Cover image for You're missin' a great game : from Casey to Ozzie, the magic of baseball and how to get it back
You're missin' a great game : from Casey to Ozzie, the magic of baseball and how to get it back
Herzog, Whitey.
Personal Author:
Publication Information:
New York : Simon & Schuster, [1999]

Physical Description:
314 pages : illustrations ; 24 cm
General Note:
Includes index.
Personal Subject:
Added Author:
Format :


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Material Type
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GV865.H47 A33 1999 Adult Non-Fiction Open Shelf
GV865.H47 A33 1999 Adult Non-Fiction Central Closed Stacks

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No one knows the game better than Whitey Herzog, the man who gave us "Whiteyball" -- the fast, aggressive style of play for which his teams were known. Although he is no longer building championship ball dubs, the game is still in his blood, as it was throughout a career that took him to every level of baseball, on and off the field.

In You're Missin' a Great Game, Whitey decries the state of the game, which has lost its way in the pursuit of power and Sports Center thrills. The extended playoffs and wild-card structure have combined to rob the game of its subtlety, allowing the richest teams to bludgeon everyone without having to learn the skills that made baseball so satisfying for so long. Whitey points out these ills and proposes detailed, concrete solutions that can make the game the national pastime once again.

You're Missin' a Great Game is a cry from the heart, by a man who knows the game, loves the game, and has brought excitement and excellence to the field everywhere he worked. When Whitey Herzog talks, all baseball fans listen.

Reviews 1

Booklist Review

Herzog is a baseball man through and through, highly respected and very successful. He's been a player, scout, coach, administrator, and manager. Since his retirement in 1994, though, he hasn't enjoyed the game very much. In this thoughtful memoir, he discusses why. Using examples from his own career, he outlines the game's problems and presents his solutions. He proposes reintroducing an emphasis on speed and defense rather than power, and he worries that this year's admittedly exciting McGwire-Sosa home-run race will move the game further in the wrong direction. He would also like to put some balance back in the game by raising the pitching mound slightly to give pitchers additional leverage. Herzog loves the game but is frustrated by its declining quality. The best thing baseball could do? Make sure there is always a place in the game for men like Herzog. Salty, irreverent, and extremely intelligent reading for baseball fans. (Reviewed March 15, 1999)0684853140Wes Lukowsky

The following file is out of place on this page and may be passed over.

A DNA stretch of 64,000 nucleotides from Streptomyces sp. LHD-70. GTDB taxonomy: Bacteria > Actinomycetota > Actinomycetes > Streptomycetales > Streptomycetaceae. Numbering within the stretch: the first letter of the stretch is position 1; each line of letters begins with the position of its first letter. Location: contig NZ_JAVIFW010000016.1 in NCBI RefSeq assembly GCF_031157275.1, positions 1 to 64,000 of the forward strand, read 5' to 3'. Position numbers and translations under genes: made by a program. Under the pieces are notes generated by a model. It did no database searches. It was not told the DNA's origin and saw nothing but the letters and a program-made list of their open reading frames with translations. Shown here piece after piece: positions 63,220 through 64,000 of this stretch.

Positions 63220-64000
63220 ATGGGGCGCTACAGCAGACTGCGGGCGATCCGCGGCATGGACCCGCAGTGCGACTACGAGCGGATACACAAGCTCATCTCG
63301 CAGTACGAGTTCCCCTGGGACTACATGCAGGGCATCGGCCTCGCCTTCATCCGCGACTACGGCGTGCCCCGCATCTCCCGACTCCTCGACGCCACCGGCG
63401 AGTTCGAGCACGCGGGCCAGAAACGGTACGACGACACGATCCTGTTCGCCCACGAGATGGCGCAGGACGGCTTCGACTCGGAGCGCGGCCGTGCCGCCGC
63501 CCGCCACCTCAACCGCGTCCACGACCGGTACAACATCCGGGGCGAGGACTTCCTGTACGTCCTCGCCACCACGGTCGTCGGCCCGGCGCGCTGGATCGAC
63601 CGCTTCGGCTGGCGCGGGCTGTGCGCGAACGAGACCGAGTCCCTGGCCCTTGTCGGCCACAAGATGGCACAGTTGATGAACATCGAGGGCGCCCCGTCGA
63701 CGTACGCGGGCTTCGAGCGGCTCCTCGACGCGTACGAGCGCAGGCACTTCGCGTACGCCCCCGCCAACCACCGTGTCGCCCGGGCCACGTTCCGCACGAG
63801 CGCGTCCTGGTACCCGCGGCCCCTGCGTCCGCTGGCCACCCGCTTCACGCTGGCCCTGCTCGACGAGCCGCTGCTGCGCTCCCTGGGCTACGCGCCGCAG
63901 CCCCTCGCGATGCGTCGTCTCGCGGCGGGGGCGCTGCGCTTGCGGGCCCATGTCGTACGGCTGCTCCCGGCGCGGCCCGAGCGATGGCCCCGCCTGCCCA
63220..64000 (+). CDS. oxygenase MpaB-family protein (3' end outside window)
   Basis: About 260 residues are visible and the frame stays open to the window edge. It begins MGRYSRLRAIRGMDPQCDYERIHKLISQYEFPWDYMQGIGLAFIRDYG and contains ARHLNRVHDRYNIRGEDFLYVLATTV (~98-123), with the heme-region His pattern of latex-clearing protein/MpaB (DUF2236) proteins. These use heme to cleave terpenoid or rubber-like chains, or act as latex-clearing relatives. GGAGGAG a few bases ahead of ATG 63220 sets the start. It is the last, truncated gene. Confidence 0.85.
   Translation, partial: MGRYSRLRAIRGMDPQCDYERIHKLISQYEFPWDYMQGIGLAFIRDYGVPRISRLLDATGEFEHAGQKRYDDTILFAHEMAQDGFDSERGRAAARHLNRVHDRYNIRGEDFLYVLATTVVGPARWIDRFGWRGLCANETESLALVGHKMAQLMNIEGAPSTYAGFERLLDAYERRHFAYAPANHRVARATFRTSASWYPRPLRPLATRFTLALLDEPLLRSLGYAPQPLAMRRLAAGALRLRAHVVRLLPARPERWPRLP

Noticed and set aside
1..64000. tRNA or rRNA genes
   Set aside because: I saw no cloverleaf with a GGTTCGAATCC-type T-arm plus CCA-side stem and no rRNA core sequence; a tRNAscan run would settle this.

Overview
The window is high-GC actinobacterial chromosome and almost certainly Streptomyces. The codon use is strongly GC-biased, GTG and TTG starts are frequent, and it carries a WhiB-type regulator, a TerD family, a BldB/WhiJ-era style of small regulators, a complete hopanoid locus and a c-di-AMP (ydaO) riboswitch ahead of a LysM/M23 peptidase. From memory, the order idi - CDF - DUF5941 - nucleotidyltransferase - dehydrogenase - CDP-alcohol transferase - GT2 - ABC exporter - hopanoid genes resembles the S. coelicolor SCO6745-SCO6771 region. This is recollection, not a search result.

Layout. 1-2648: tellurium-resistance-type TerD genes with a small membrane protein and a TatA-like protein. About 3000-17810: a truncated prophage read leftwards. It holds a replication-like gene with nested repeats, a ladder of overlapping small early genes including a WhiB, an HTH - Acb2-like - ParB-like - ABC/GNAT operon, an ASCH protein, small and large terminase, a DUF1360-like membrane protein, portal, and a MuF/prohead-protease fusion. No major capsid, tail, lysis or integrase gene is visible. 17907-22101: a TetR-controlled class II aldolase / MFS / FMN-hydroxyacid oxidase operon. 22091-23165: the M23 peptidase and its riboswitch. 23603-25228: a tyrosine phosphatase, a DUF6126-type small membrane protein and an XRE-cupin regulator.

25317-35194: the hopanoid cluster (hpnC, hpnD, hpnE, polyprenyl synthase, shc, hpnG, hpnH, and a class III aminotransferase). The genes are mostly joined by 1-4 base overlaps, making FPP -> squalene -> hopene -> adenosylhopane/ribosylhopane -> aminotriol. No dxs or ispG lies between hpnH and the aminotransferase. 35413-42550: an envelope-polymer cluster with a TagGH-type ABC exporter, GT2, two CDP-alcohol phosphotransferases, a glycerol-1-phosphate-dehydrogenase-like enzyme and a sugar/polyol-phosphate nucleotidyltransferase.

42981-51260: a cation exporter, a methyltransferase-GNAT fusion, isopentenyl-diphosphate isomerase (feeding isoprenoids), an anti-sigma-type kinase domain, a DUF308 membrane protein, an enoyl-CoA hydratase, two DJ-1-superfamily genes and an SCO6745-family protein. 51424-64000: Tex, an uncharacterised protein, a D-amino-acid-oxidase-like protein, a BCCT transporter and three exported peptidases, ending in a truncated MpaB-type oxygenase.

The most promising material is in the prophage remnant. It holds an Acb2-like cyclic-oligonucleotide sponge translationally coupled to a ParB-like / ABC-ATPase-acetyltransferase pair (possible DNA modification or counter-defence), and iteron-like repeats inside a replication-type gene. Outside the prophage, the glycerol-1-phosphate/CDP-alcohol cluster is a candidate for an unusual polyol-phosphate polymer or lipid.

Introduction Straighten It Out If you came to my house in south St. Louis County, grabbed a beer out of my Anheuser-Busch refrigerator -- it looks just like a six-foot can of Budweiser -- and sat down for a cold one, you'd notice something in my den that I enjoy a hell of a lot more than beer. I've saved a good wool baseball cap from every big-league organization I ever worked for. They're hanging on pegs, all in a row, right across the top of my bar. The room is filled with stuff I love being around -- black-and-white and color photos, plaques and pennants, drawings and lithographs, even uniforms I wore in my forty-plus-year career. Right on that wood-panelled wall is a picture of me with Casey Stengel -- the first mentor I had in the big leagues, and the best -- sitting on a Honda motorcycle. Casey scribbled something on there about me looking like Evel Knievel hurdling a canyon, but he spelled it 'hurtle;' the Perfesser never was too good with English. Above those glass doors is a shot of me in a rowboat with Jack Buck, the Hall of Fame broadcaster, spoofing Jaws in a Budweiser commercial everybody had a great time making. Everyone's on display here, from Ted Williams to Nolan Ryan to Harry Caray. It's a hell of a tour. If there's anything I like most, it's the caps. There are, if you can believe it, ten of them. By the time you finish hurtling through these reflections, you'll know what all those caps are, and there might even be one or two more before I'm through. They stand for a long life spent in a wonderful game -- travelling all over America, living in big cities and backwater towns, getting to know some of the damnedest people you could ever meet (including some of the craziest), matching wits with the best in the world at what you do year after year. They also stand for the different hats I've worn in the game -- as a player, a scout, a coach, a development man, a manager, a general manager, and a front-office guy. Talk about ways to find out what you're made of; the game's been that to me and then some, and I don't give a damn if you're a CEO or a car mechanic, you can't ask much more of your profession than that. I'll be honest with you: A lot of things about the big-league scene today make me want to throw up. (I've turned down so many managing offers since I retired in 1994 I can't keep track of them all. Most would have made me the highest-paid manager in the history of the major leagues -- which is what I was when I left the St. Louis Cardinals in 1990 -- and top dollar for managers is three times what it was then.) But that doesn't change what a privilege it's been. I grew up a southern Illinois kid, worshipping that world from a long ways off -- a New Athens wiseacre who skipped school to hitchhike to games in St. Louis and see some of the best talent in the major leagues. Times would change in ways I could have never seen coming, and I ended up making more money than Williams, DiMaggio or Musial probably ever dreamed of. Sitting here with a cool drink -- I'm favoring Lite lately; I'm slimming down -- a glance at those caps makes the hops and barley taste just that much sweeter. Now, when I was first wearing that blue cap of the Kansas City Royals, I had an outfielder on my spring roster named Willie Wilson. If you're a baseball fan, you've heard of him: rangy kid, good speed, stole a lot of bases. Hit for a high average when I managed him. Willie is a good person, but when I first saw him in our rookie camp, he had himself a big problem: He thought he was a power hitter. He had size -- he was 6-2, 6-3, weighed about 190 -- but I still don't understand what in the hell told him he had home-run pop in his bat. Even in the minors he hadn't gone deep much; the fly balls he hit just gave the outfielders a long way to run before the catch. Well, I watched Willie hit a few times, and it didn't take Connie Mack to figure out that swinging for the fences wasn't going to be his ticket to the Hall of Fame. He might hit his 12 homers, but the rest of the time he was going to make himself an out, kill our rallies, and put the Kansas City fans in a coma. What Willie did have, though, was speed, and a home ballpark that favored speed. Royals Stadium -- now called Kauffman Stadium or "the K," for my ex-boss, the late Royals owner Ewing Kauffman -- had big dimensions, which made it even harder to hit the ball out, and fake turf that turned ground balls into states of emergency. With the wheels he had, if Willie'd just learn to switch-hit, beat the ball into the ground, and take off running, he'd be on base more often than Babe Ruth ate hot dogs. Now, even today, most good baseball people don't recognize what an edge it gives you just to get your guys on base, let alone speedsters like Willie. He doesn't have to hit home runs; just having him on base jacks up the odds you're going to score runs, and that raises the odds you'll win games. Then it becomes like compound interest: Game in and game out your edge adds up, and before you can say Jackie Robinson, you find your ass at the top of the standings. One day in spring training I'd had enough, and I put it to him plain. I said, "Hey, man, do you want to play in Fort Myers all your life, or do you want to make it to the major leagues?" He looked a little put-upon, and I said, "I'll let you make that choice, but I'm gonna have Chuck Hiller in the cage tomorrow morning at eight o'clock" -- Chuck was going to be his batting coach -- "and if you want to learn to switch-hit, be here. If not, I don't give a damn." Let him try his Hank Aaron impersonation in Triple-A. I had a big-league team to run. Boy, he didn't like that. Smoke was coming out of his ears. But next day, eight o'clock sharp, here comes Willie. He sets to work on grounders. A year later, his average jumps about a hundred points. Willie won a batting title, stole 83 bases one year, and led the league in hits and runs for an American League champion. The Royals played hard, heads-up ball, the kind I enjoy and that fans have always paid good money to see. They set Kansas City attendance records five years running. That's baseball like it oughta be. I learned something important in Kansas City: Never finish second. We finished three games out in 1979, first time I hadn't won a division title in four years there, and just as I expected, old Ewing sacked my ass the minute the season was over. Well, a couple of years later, Willie figured he'd try the home-run thing again. It didn't work out too good. His run totals dropped, his hit totals fell, and he was never the same player. A manager's job is to look at the assets he's got, evaluate them, and get the most mileage out of them he can. In dealing with players, you have to ask yourself what each guy does best. Can this guy hit for power? Does that one have a good arm? You look at what each person does well and doesn't do well, then put him in situations that maximize his abilities. Don't ask him to do what he isn't good at; let him succeed with the talents he's got. He deserves that! It makes him feel a part of the team, it's good for the ballclub, it gets your different parts working together. It's also how you end up with a pennant in your back pocket and another year on your contract. I'm leading things off with Willie because he reminds me of what's happening in baseball today. The game's had some good luck the last couple of years, like Mark McGwire's home-run chase with Sammy Sosa, which really has drawn a lot of fans and sparked interest. But it still has big problems -- bigger than it has any idea. You and I could sit here all day and bullshit about what they are and how to fix them. We all know what some of them are. But I'm telling you, a lot of the biggest problems, baseball ain't even talked about yet. Not too far down the line, that's going to cost us in a very, very big way. The reason major-league baseball is so hard for me to watch today, and the reason some fans have had a hard time figuring out whether they still enjoy it or not, is simple. It's like Willie. It's a singles hitter trying to go deep every time up. I've never seen such uniformly horseshit baseball, such a lack of understanding of how to play the game or run it. I can't stand looking at it any more than I could stand there and watch Willie fly out to the warning track day after day. A singles hitter trying to go deep is not only going to fail at what you already knew he couldn't do, he's also going to forget how to do what he's actually good at. A lot of what's passing for baseball today is about as fun to watch as Willie popping up with a runner on third. My whole career tells me that people love baseball, when they do love it, because it shows them a good, fair test of ingenuity and skill. What made it satisfying up until fifteen or twenty years ago was that it was the fairest test in all of sports. Every team played the same schedule; after 154 or 162 games, when your ballclub finished on top and played in the World Series, you knew you had one of the two best teams. Fans knew it, too. When they saw the October Classic, they knew how much the clubs had gone through to get there. Those teams had put all their baseball knowhow together and used their resources the best. A whole year's worth of big leaguers fighting for victories and jobs had weeded out everybody that hadn't. The rules put excellence at center stage. Over the past ten or twenty years, that's changed. The rules on the field haven't changed much; if you'd gone to a game forty years ago and came to one now, you'd still know what was going on, something you can't say for some other big-time sports. But the situation off the field has changed so drastically that it's affected every other facet of the game. And three very, very big things have gone wrong. First, if Willie Wilson were playing today, he wouldn't have to listen to Whitey Herzog. He could try to stuff my ass in a clubhouse trash can and he'd still be making $4 million a year in the big leagues. That's how many more teams there are now, how many more jobs, how much less talent there is relative to demand. Second, only two teams used to get to the big dance at the end, but so many clubs get in the playoffs now that the fans don't know whether they're seeing the best. In some divisions, you can barely top 500 and you'll win; someday we'll have a division champ with a losing record. When I managed the Cardinals against the Minnesota Twins all the way back in the 1987 World Series, Minnesota had the fifth -best record in the American League. They won the Western Division, but four ballclubs in the East -- all playing the same schedule as the Twins -- had more victories. I said so in the papers at the time, and they gave me so much hell you'd have thought I shot the pope. All you had to do was look at the standings; I was just saying it like it is! What did it tell fans that not only did Minnesota get in the Series, but proceeded to kick our ass around that lunatic Homerdome, where you can't see a pop fly or hear it come off the bat? Excellence got whiffed. It's only gotten worse since. Third, everybody in the big leagues today knows, before a single pitch is thrown, that the teams in the smaller markets -- the Kansas Citys, Oaklands, Pittsburghs, and Montreals -- have no chance of competing for a pennant anymore. It ain't going to happen. The fans know it, the writers know it, the players know it. Those teams' budgets -- which only two years ago ranged from the Pirates' $9 million to maybe $20 million -- can't get them enough quality big leaguers to be competitive. What's worse, the rules we have in place prevent those teams from improving themselves and getting back in the hunt. How the Pirates, A's and Expos do on the field, even if they play to the absolute best of their abilities, makes no difference. And the Atlanta Braves, with their $65 or $70 million payroll? They can play lousy baseball day in and day out (as I have seen them do) and still win their division by eight to ten games. It doesn't matter if your scouts are sharp or stupid, if your manager is Humpty Dumpty or the second coming of John McGraw. Brains, hustle, and good, sharp play -- those don't matter. One thing matters and one thing only: money. Don't believe me? Take a look at the last few World Series. Going back six or seven years now, I've never seen so many baserunning mistakes, botched throws, and mental screwups in my life. The showcase of the sport looks like eighteen monkeys making love to a football. If this is the best our game has to offer, why am I changing the channel to the NBA? And if the rules don't change, we'll never see a team in the big show again whose payroll isn't in the top five. That really came to pass in 1996, when the Braves ($65 million) and Yankees ($60 million) bought themselves a party. A year later the Florida (Blockbuster) Marlins got to play the big-budget Cleveland Indians. Both years, same thing: four-hour games, horseshit throws, teams kicking the ball all over the field. Somebody lost; that's all that proved. Baseball's rules today don't promote what's best about the game: the fairness and integrity that give every team a chance to win if they use their abilities right. If there's no incentive to show the game respect, why should anybody? Would you? Good play is a lost art. Nobody's saying that or writing it anyplace, but I'm telling you, that's the biggest story in the sport. And unless we make some basic changes soon, it's going to get worse. Things do look better than they did five years ago. In towns like Cleveland and Baltimore, where they have nice ballparks that respect the game's history, and where they can afford to pay for teams that are going to win, it's good. Players like Piazza, Griffey, McGwire, and Chipper Jones would have been standouts in any era. But you know what? I'm still thinking of that scene in the movie Titanic: The boat's clipped the iceberg, but nobody really knows it yet. The band's still playing, the chandeliers are up, the drinks are flowing. The man who built the ship checks the hull and tells everybody they're going to sink. They laugh it off. And before they know what hit 'em, they're all swimming in the North Atlantic. I still see Willie Wilson sometimes, at banquets and reunions and so forth and, do you know, after all these years, that crazy sumbuck is still mad at me? God almighty, people are funny. He would never have made it to the big leagues his way! Well, if nobody talks to Willie now -- I mean if we let baseball stay the way it is -- it's going to keep swinging for the fences, popping up, killing rallies, and looking like hell. With a good manager, the game can be straightened out. But we have to get together, face the facts, and act before it's too late. My profession is never going to solve its problems by shaking the ballparks with rock 'n' roll, juicing the ball, and bringing the fences in. All the 15-13 scores in the world ain't going to do it, and neither will letting every damn team with a winning record into the postseason. Beyond all the home-run hoopla we've been seeing, something else is going on: Lots of good fans are losing interest in the big leagues because it's a great game being played lousy -- and managed even worse. Baseball still teaches the same things it always did, when we're smart enough to know the game and manage it right. I say, let's stop handing today's Willie Wilsons millions a year for fouling up their swings, misunderstanding the sport, and driving away the fans. Let's get some of the money out of it and some of the brains back in. Let's motivate people to excel. Let's get the National Pastime back. I'm not wearing any of those caps anymore, at least for now. For the past few years, I've made do with a khaki fishing hat, but I've seen the game through its biggest changes and from every possible angle. I'm like the good third-base coach on a close play: He knows the game, he can see all the action in front of him, he's in the right place to wave that runner home or hold him up. I can see how the parts all fit. There are other guys out there, too, baseball men who know a line drive from a luxury box, and maybe they'll join the conversation. If the genius lawyers and salesmen and tax collectors running the game now want to listen, they can. If not, let 'em enjoy their swim. It's gonna be cold. A lot of players, parents, and fans across America have yelled the title of this book at the men in blue. "Hey, ump!" they'll holler, "You're missin' a great game back there!" Well, baseball itself is a little nearsighted right now, and there ain't any harm in riding it some. Maybe we can be the bench jockeys. So have a beer, if you like, as we talk about what really makes this game the National Pastime. Meet everybody from Casey to the Splendid Splinter, from Tom Seaver to Ozzie Smith. Try on a few caps and see if they fit. Just do me a favor: When we're done, hang 'em back up on the wall. It's too much fun remembering how they got there in the first place. Copyright © 1999 Whitey Herzog. All rights reserved.